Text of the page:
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Say Bye, Bye to Pet Foods With By-Products

Friday, June 27, 2008 by: Susan Thixton
Tags: pet food, health news, Natural News

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(NewsTarget) A common ingredient found in dog food and cat food is by-products. When you look at your pet food or pet treat label, you might see by-product, chicken by-product, turkey by-product meal, or a few more variations. Most pet owners have never been told exactly what by-products are. If you don't know, don't feel bad about it... my guess is that even the pet food manufacturers themselves can't tell you exactly what by-products are in their own brand of pet food.

To give you an understanding of by-products, I'd like to compare it to pies. How many different types of pies can you think of? There are apple pies, cherry pies, chocolate pies, meringue pies, meat pies, mud pies, pi in math, cow pies (yuck!) –- I think you get my point. Now imagine if you were to purchase your dinner at the grocery and you looked at the ingredients and you see 'pie' listed as the first ingredient in your dinner. You wouldn't know if it was apple pie or mud pie or even cow pie. All you would know is that your dinner contained 'pie'. I'd guess if you knew that 'pie' could be any kind of pie, you wouldn't be buying your dinner with 'pie' listed in the ingredients.

Thank goodness we don't have to worry about 'pie' being a puzzling ingredient in people food. But there is the worry of the 'pie' ingredient in pet food –- and that's by-products.

Wikipedia describes a by-product as "a secondary or incidental product deriving from a manufacturing process..."

The AAFCO (American Association of Feed Control Officials –- the organization responsible for all animal feed manufacturing rules and regulations) defines by-products as "meat by-products is the non-rendered, clean parts, other than meat, derived from slaughtered mammals. It includes, but is not limited to, lungs, spleen, kidneys, brain, livers, blood, bone, partially defatted low temperature fatty tissue, and stomachs and intestines freed of their contents. It does not include hair, horns, teeth, and hoofs. It shall be suitable for use in animal food. If it bears name descriptive of its kind, it must correspond thereto."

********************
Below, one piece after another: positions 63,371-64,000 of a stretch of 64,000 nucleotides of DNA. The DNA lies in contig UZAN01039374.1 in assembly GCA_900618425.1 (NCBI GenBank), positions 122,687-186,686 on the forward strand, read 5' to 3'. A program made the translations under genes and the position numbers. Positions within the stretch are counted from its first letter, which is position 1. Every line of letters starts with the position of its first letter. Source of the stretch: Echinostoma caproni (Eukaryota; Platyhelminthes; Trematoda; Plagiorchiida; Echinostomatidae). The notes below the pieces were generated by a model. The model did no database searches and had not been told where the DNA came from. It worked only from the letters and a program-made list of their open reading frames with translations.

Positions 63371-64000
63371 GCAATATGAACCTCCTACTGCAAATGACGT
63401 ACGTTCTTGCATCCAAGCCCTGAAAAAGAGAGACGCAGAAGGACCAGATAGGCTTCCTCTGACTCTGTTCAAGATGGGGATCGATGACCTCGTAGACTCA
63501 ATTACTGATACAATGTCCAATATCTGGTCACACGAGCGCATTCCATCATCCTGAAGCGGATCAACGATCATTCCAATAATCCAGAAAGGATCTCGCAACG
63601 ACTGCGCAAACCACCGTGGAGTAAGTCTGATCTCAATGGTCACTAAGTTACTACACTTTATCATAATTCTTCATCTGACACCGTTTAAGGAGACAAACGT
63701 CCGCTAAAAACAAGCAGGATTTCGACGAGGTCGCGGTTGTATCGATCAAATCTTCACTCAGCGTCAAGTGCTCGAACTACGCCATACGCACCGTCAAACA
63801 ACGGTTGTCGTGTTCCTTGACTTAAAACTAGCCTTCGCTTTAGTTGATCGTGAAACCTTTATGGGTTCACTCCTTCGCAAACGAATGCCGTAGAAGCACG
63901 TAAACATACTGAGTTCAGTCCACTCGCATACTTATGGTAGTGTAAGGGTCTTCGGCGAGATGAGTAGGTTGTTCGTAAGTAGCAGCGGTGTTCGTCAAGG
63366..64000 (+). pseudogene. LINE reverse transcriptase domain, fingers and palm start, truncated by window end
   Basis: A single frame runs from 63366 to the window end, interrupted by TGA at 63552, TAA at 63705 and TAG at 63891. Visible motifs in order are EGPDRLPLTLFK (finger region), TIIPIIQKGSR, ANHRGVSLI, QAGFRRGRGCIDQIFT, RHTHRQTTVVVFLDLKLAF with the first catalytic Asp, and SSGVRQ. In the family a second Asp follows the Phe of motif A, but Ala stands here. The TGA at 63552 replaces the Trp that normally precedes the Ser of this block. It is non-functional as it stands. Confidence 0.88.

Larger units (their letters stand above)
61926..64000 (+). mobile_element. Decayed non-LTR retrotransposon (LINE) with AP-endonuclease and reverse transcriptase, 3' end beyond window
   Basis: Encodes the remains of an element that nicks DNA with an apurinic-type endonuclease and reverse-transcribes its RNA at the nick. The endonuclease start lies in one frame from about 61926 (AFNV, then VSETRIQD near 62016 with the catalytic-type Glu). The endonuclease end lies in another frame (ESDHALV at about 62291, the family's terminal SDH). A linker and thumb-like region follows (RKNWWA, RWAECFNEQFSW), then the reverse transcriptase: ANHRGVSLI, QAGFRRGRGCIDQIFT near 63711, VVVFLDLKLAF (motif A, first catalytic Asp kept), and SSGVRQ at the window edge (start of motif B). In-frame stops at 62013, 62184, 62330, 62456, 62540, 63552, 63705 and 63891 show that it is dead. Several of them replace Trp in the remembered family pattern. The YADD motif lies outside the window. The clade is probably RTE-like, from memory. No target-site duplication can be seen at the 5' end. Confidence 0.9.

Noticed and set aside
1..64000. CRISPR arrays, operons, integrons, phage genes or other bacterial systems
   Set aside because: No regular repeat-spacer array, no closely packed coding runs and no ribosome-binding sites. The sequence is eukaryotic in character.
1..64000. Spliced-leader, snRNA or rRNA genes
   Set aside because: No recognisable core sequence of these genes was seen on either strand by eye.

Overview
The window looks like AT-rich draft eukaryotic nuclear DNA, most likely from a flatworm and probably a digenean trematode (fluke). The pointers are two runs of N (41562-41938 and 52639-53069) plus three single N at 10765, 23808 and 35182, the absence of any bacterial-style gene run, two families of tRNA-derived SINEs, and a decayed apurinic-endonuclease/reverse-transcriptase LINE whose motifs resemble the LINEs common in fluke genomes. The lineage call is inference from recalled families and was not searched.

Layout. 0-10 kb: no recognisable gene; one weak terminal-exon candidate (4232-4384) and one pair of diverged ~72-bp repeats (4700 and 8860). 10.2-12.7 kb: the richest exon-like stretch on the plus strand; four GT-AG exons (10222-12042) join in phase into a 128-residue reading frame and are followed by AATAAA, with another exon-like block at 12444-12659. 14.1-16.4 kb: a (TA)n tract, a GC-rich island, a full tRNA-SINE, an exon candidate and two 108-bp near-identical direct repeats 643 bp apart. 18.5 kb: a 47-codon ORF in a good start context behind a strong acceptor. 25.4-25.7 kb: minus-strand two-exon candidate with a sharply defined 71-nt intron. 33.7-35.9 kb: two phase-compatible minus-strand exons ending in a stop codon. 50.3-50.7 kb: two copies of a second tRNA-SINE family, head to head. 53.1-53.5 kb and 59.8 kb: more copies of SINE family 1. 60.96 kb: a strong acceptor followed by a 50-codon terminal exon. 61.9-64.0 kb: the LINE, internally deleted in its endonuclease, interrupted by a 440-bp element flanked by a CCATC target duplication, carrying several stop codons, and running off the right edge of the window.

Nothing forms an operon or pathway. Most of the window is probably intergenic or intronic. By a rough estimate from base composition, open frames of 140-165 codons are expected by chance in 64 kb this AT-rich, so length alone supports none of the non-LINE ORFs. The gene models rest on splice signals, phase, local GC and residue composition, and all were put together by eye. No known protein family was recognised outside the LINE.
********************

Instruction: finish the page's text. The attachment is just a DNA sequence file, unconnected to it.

So with respect to pet food, a by-product is a catch-all ingredient name. My guess would be that AAFCO decided that 'chicken lungs' or 'cow intestines' listing on a pet food label wouldn't sound very appealing to the pet owner. The company probably wouldn't sell a lot of that food.

Instead, all these less than appealing left-overs are clumped into one ingredient name: by-product. There is no certainty of what you are feeding –- one batch of pet food might be more intestine by-products while the next batch of pet food might be more liver or bone by-products. There is no consistency to what is actually contained in the pet food ingredient by-product.

Without consistency of ingredients, there is no consistency to the quality of nutrition. Without consistency of quality nutrition, there is no consistency to your pet's health.

The Center for Veterinary Medicine states that "animal feeds provide a practical outlet for plant and animal by-products not suitable for human consumption." I can only imagine the conversation when that decision was made -- 'What are we going to do with all these left over intestines and spleens? Ah, what the heck, let's put them in pet food. We'll call it something else -- no one will know -- and then we don't have to go through the expense and trouble of getting rid of the stuff.'

Personally I hope there will soon be a day for truth in pet food labeling. If some manufacturers are going to put intestines and spleen in their foods and treats, ok then, just tell us. If you've got a clinical study showing pets thriving on these left-overs –- show us your results. Just don't put this stuff in my pet's food bowl and tell me it's premium and choice.

Please read your pet's food and treat labels. Read the ingredients. Say bye, bye to by-products!

About the author

Susan Thixton has an international pet people following providing dog and cat lovers a trusted source for pet food and pet food ingredient information. She's been called courageous, perseverant, even "the Caped Crusader for Pets" for her 16 year study of pet food. Susan Thixton is the author of hundreds of pet industry articles and the 2006 released book Truth About Pet Food (currently being updated for a second edition). She developed and publishes the pet product consumer magazine Petsumer Report and is a frequent speaker and radio guest all over the U.S. and Canada with more than 70 appearances in the last 2 years.
If you are looking for straight forward pet food information that can have an almost immediate impact on your pet's health - subscribe to the free newsletter, and subscribe to Petsumer Report to see reviews of close to 700 dog and cat foods and treats (adding 40+ each month). Susan Thixton's 'truth' will help you find a safer, healthier dog or cat food that could add years to your pet's life. http://www.TruthAboutPetFood.com

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